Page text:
Getting the Job When You're Underqualified

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When you're changing careers, getting your foot in the door can often be the most difficult part. Even though you may have tons of experience in your industry, which could carry over to the new career, odds are good that you don't meet every requirement on the employer's list.


So, how can you get a job when you're underqualified?


First, it's important to know that when an employer advertises a job opening, most of their list of requirements is a wish list. They are qualifications that the employer would like to find, but they aren't set in stone. Even if you don't meet all of them, you can still apply for the job.


In order to land a job you aren't completely qualified for, you have to consider what your qualifications are. Do you meet at least 80 percent of their advertised requirements? If you were the hiring manager, why would you hire someone with your skills? The answer to these questions will help you determine how to market yourself.


Although the current job market makes it considerably more difficult to land a job when you are underqualified, here are the most important things you can do to stand out:


Write a great cover letter – The most important thing you can do is write an amazing cover letter. In it, acknowledge that you don't have all of the qualifications they asked for and explain why you still think you are the best person for the job. This is super important because if you don't explain why you're applying, your resume will most likely be thrown out. Remember, your cover letter is the place where you can make your pitch so don't overlook it.


Learn about the company – Before applying for a job you aren't qualified for, you should know a lot about the company. This means that you should have done tons of research and have a clear idea of what the company's goals are, what challenges they are currently facing and where they are heading. All of this information will make it easier for you to explain to a hiring manager why you want this particular job and why you would be a great asset to their company.


Be likable – When it comes right down to it, being likeable is going to be what makes or breaks an interview. If you're enthusiastic, have some of the qualifications they're looking for, know a lot about the company and the hiring manager really likes you, it's not unlikely that you'll be offered the job. Being likeable makes it easy for a manager to want to help you.


Show your skills – Even though you don't have all of the qualifications they're looking for, show off the skills that you have and stress how they can relate to the job. For example, if they are looking for someone who has 5 years of experience in sales, with at least 2 years of retail sales experience, having only 3 years of retail sales experience might be enough. Just make sure to clearly show that you are motivated and capable of exceeding expectations in the position.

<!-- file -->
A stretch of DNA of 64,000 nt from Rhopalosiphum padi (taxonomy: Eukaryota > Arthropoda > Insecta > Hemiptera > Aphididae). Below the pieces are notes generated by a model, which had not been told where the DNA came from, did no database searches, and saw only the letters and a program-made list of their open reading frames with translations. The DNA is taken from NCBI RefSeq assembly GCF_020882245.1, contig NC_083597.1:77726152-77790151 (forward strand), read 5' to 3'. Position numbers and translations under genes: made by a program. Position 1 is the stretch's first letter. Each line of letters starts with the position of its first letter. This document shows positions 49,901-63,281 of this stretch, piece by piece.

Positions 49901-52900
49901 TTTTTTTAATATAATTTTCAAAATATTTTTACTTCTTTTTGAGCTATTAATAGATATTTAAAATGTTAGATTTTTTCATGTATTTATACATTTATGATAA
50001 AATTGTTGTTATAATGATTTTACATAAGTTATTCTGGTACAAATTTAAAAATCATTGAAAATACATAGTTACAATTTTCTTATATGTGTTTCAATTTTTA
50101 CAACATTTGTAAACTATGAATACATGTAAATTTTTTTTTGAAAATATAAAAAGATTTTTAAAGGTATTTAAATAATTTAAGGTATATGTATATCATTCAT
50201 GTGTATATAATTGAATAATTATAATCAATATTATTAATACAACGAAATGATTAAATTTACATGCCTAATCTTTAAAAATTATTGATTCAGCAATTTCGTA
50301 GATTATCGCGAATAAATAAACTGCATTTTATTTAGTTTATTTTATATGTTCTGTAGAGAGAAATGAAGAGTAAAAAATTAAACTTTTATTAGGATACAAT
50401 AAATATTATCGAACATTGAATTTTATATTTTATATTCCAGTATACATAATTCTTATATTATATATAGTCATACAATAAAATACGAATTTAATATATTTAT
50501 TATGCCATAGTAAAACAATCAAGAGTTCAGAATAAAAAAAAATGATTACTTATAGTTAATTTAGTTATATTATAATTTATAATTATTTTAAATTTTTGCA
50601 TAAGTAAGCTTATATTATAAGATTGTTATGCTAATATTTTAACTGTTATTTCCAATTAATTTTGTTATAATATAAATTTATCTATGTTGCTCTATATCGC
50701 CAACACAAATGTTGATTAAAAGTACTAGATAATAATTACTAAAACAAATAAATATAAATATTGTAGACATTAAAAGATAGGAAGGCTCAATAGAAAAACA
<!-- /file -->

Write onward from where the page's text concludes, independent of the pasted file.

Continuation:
Getting a job that you are underqualified for can certainly be a challenge, especially in a tight job market, but it's not impossible. If you are trying to change careers and want to be considered for a job you aren't completely qualified for, you'll really have to work at marketing yourself.


Have you ever gotten a job you weren't completely qualified for? Please share your thoughts and experience in the comments.


Image source: MorgueFile


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  • Colin D
    Colin D
    I really like what you did Melissa because I am currently looking for a job for which I do not completely qualify. I am going to use some of your advice and hope everything goes fine for me.Colin
  • Diane C
    Diane C
    Thanks for the article. Im job seeking, and it will help to land that job..
  • John C
    John C
    I have an Idea how about getting a job when you are overqualified and still need the freaking work ????????????????????????
  • Benjamin P
    Benjamin P
    What if you are overqualified for a position?  I know lots of people with lots of good experience and education that are more than willing to take a role a step down from their last position, but keep getting turned down because prospective employers thinks will bolt once a position offered at prior level by another employer.  Too many companies wanting purple squirrels and unwilling to pay for them.
  • Michael F
    Michael F
    This is very helpful but it doesn't find me a pay my bills.
  • Rick H
    Rick H
    Good article.  The only thing I walked away with was the cover letter recommendation.  I am a non degreed engineer working as such for over 25 years.  It is hard to get your foot in the door for an interview, especially when applying for positions on the east coast.  I recently have been including my acknowledgement about the lack of a four year degree by placing more emphasis on how I was promoted as such and by the prestigious company that did so.  So far it is producing more responses.   Thanks,Rick

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